NASA’s Orion spacecraft has returned safely to Earth after its historic test flight, splashing down in the Pacific Ocean 275 miles west of Baja California at 11:29 a.m. ET.

The splashdown, which was streamed live from a NASA drone, sparked scenes of celebration at the space agency’s Mission Control in Houston.

The unmanned spacecraft successfully blasted off from Cape Canaveral, Fla., at 7:05 a.m. ET., Friday, carried into space by a Delta IV Heavy Rocket. NASA had initially planned to launch Orion on Thursday, but was forced to scrub the liftoff following a series of delays and technical glitches.

NASA lauded the mission as a "textbook" maiden flight.

"Today was a great day for America - we challenge our best and brightest to continue to lead in space," said Orion's Lead Flight Director Mike Sarafin. "While this was an unmanned mission, we were all on board Orion."

More On This...

The successor to the now-retired Space Shuttles re-entered Earth’s atmosphere at 11:19 a.m. ET, reaching a speed of around 20,000 mph and generating temperatures around 4,000 degrees on the spacecraft’s heat shield.

A series of parachutes successfully slowed the Orion crew module, with its three main parachutes deploying at 11:26 a.m. ET. The module was travelling at about 20 mph when it splashed down.

Orion remained “powered up” for an hour after splashdown, enabling contractor Lockheed Martin to get as much data as possible about the spacecraft’s performance.

After recovery teams from NASA and the U.S. Navy retrieve the module, it will be transported to San Diego aboard the USS Anchorage.

Friday’s 4 hour and 24 minute orbital mission took Orion deeper into space than any spacecraft built for humans has traveled in more than 40 years. Orion, which orbited the Earth twice, hit a maximum altitude of 3,604 miles shortly after 10 a.m. ET.

The crew module successfully separated from its service module at 10:28 a.m ET. Orion passed through the Van Allen radiation belt twice during its journey, with its systems performing perfectly, according to NASA.

Friday's flight, dubbed Exploration Flight Test-1, will provide NASA with vital information on the spacecraft’s performance. NASA plans to eventually use Orion on ambitious manned missions to Mars and an asteroid.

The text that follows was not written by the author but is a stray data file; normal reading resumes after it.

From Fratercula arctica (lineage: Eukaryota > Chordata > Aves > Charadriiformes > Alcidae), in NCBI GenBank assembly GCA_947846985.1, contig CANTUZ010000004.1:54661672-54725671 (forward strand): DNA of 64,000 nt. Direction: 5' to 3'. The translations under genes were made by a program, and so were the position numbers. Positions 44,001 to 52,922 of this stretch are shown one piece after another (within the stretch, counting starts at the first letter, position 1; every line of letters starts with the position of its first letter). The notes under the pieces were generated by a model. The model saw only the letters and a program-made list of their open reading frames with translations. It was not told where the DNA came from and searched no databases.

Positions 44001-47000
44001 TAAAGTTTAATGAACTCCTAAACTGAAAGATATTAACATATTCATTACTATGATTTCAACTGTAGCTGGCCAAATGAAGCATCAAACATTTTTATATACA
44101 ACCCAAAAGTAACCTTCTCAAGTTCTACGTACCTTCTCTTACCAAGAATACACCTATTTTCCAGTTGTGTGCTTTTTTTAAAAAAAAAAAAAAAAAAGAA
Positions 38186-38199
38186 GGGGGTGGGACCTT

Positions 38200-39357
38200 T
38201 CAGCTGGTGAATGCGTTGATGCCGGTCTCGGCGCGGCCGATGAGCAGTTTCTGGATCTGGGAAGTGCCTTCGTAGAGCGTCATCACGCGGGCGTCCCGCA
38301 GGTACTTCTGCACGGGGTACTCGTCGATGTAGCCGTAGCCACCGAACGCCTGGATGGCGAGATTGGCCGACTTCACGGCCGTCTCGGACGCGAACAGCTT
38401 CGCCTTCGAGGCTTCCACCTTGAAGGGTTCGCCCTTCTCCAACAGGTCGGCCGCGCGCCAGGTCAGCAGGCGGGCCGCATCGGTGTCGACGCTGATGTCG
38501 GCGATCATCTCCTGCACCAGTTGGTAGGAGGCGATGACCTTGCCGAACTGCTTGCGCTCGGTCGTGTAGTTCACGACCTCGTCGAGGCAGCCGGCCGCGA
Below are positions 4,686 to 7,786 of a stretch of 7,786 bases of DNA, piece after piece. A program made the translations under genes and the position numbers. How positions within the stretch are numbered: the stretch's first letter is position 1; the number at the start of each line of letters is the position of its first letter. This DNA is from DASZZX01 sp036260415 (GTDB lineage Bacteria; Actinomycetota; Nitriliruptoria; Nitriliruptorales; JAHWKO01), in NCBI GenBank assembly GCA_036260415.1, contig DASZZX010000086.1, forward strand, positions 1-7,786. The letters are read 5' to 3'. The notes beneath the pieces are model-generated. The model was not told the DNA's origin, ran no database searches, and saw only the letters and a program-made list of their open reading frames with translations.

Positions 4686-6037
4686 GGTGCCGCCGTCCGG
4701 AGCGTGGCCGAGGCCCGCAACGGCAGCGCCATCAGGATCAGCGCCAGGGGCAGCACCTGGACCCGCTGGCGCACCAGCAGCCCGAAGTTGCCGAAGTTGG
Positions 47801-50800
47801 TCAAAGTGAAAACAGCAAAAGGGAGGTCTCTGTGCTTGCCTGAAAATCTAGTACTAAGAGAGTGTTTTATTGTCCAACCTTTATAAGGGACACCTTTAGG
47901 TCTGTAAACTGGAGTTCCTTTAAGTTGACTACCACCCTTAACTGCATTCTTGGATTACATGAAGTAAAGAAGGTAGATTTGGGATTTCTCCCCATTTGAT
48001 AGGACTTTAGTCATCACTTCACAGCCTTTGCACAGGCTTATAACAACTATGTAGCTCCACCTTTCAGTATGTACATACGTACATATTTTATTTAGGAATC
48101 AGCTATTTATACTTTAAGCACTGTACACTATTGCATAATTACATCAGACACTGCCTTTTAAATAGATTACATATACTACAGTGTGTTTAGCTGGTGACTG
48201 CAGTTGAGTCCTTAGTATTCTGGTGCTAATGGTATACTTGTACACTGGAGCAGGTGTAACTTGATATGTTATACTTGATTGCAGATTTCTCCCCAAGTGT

Chris Carberry, executive director of Explore Mars, a non-profit organization that aims to advance the goal of sending humans to Mars within the next two decades, told FoxNews.com that Friday's test flight is an important step forward. 

"While Mars could be as many as 20 years off and we don't know exactly what hardware and vehicles will be used, the Orion test starts us on the path toward sending humans beyond Low Earth Orbit," he said. "NASA plans to start going to intermediate destinations in the early 2020s, including the Asteroid Redirect mission - if we are going to accomplish that mission or go to any other destinations in the next few years, it is essential that we start testing hardware - as with EFT-1."

Carberry, however, warned that "sufficient and consistent" budgets should be made available to support the goal of landing humans on Mars by the 2030s.

Orion was rigged with 1,200 sensors to gauge its durability for the day when astronauts climb aboard during the decade ahead.

The $370 million test flight was managed by Lockheed Martin. The Delta IV Heavy Rocket was built by United Launch Alliance.

Future Orion launches will use the mega rocket still under development by NASA, known as SLS or Space Launch System. The first Orion-SLS launch is targeted for 2018, unmanned, followed by the first piloted mission in 2021.

Friday's test flight came at a crucial time for U.S. spaceflight, which has recently suffered some high-profile setbacks. On Oct. 28 an unmanned Antares rocket exploded in a fireball shortly after liftoff from a NASA launchpad in Wallops Island, Virginia. Just three days later Virgin Galactic's SpaceShipTwo space tourism rocket crashed during a test flight over the Mojave Desert, killing one of the two pilots aboard and seriously injuring the other.

The Associated Press contributed to this report.

Follow James Rogers on Twitter @jamesjrogers